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M15-11

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M15-11  [#permalink]

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New post 16 Sep 2014, 00:55
1
4
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A
B
C
D
E

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Re M15-11  [#permalink]

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New post 16 Sep 2014, 00:55
Official Solution:


Statement (1) by itself is insufficient. S1 gives us information about \((x - y)(x + y)\) but does not tell how \((x - y)\) and \((x + y)\) compare to each other.

Statement (2) by itself is insufficient. S2 gives no information about \((x + y)\).

Statements (1) and (2) combined are sufficient. From S1 and S2 it follows that \(2(x + y) = 9\) from where \((x + y) = 4.5\). Now we can state that \(|x - y| = 2 \lt |x + y| = 4.5\).


Answer: C
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Re: M15-11  [#permalink]

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New post 07 Dec 2014, 15:37
Why would 2) alone not be sufficient to answer the question.

From part 2 we can deduce that x= 2+y and then substitute that in the equation I 2 + y - y I = I 2 I and we substitute this is the other equation to get I 2 I > I 2+2y I. Now the least value for I 2+2y I is 0 so I2I >0 Yes sufficient. Am I missing something?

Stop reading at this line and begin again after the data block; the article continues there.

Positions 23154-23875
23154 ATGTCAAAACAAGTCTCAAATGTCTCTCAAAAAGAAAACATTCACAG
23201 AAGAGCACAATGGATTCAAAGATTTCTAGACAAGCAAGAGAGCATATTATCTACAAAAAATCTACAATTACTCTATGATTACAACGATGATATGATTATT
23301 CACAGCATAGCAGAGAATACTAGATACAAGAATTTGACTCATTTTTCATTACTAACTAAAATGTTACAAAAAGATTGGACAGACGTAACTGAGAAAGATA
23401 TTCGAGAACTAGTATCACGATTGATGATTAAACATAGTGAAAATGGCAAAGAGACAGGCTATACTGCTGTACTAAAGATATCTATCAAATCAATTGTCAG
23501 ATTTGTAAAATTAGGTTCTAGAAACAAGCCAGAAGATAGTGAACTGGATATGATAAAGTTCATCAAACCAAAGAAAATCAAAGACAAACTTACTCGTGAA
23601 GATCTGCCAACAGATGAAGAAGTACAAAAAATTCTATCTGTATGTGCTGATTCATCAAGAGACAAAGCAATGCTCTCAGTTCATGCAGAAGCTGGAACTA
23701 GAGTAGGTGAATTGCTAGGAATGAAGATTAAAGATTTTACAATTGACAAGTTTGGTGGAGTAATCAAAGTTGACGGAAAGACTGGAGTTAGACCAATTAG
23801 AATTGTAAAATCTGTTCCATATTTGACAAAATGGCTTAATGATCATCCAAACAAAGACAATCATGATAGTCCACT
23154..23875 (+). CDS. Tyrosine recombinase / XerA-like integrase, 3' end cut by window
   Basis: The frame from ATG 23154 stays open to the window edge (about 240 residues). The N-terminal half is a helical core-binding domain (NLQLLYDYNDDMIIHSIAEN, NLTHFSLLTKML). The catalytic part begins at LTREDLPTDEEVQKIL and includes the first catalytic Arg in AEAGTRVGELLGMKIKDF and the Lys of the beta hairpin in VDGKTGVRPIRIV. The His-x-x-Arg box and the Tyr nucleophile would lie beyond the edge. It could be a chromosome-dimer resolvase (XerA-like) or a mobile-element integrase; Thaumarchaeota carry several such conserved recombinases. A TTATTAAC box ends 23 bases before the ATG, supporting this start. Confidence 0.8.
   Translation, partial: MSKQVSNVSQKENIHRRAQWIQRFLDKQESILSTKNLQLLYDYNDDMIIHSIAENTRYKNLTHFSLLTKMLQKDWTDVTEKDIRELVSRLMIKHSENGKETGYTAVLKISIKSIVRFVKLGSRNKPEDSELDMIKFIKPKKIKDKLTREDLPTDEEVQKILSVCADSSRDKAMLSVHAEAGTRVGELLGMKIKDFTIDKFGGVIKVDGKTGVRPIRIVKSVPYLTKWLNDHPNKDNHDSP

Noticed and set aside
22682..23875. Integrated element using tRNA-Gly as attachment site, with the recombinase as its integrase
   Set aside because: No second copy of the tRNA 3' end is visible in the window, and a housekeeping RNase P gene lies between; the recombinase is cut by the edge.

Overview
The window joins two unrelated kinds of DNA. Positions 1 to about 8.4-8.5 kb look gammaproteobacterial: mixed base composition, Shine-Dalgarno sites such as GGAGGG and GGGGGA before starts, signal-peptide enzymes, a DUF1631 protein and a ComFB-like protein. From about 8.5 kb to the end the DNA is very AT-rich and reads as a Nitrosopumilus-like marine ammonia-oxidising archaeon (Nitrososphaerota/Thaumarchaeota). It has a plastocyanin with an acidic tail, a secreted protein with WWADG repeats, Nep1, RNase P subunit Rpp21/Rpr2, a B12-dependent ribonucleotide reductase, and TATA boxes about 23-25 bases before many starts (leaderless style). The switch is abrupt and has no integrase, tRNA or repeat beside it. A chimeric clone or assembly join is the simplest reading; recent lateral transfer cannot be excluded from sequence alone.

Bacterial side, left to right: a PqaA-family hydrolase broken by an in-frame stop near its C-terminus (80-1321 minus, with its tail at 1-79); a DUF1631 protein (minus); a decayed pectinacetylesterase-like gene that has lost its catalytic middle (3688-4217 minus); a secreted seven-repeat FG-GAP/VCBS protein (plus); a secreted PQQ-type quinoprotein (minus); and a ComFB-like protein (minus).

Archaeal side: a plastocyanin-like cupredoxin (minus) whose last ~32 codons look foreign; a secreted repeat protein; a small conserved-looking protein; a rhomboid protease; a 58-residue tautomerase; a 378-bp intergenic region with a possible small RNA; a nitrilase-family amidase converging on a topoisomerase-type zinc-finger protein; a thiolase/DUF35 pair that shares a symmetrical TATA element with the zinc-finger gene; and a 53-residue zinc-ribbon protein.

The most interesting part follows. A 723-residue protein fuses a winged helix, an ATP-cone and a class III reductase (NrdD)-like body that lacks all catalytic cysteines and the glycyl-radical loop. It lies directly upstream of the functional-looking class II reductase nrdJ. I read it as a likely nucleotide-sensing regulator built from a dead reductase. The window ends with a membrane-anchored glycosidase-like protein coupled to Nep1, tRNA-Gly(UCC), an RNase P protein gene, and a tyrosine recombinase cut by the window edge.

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Re: M15-11  [#permalink]

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New post 08 Dec 2014, 05:07
rsamant wrote:
Why would 2) alone not be sufficient to answer the question.

From part 2 we can deduce that x= 2+y and then substitute that in the equation I 2 + y - y I = I 2 I and we substitute this is the other equation to get I 2 I > I 2+2y I. Now the least value for I 2+2y I is 0 so I2I >0 Yes sufficient. Am I missing something?



(2) x - y = 2 --> the question becomes: is |2| > |2y + 2|? --> is |y + 1| < 1? If y = -1, the answer is YES but if y = 2 the answer is NO.
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Re: M15-11  [#permalink]

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New post 06 Jul 2015, 00:29
Bunuel wrote:
Official Solution:


Statement (1) by itself is insufficient. S1 gives us information about \((x - y)(x + y)\) but does not tell how \((x - y)\) and \((x + y)\) compare to each other.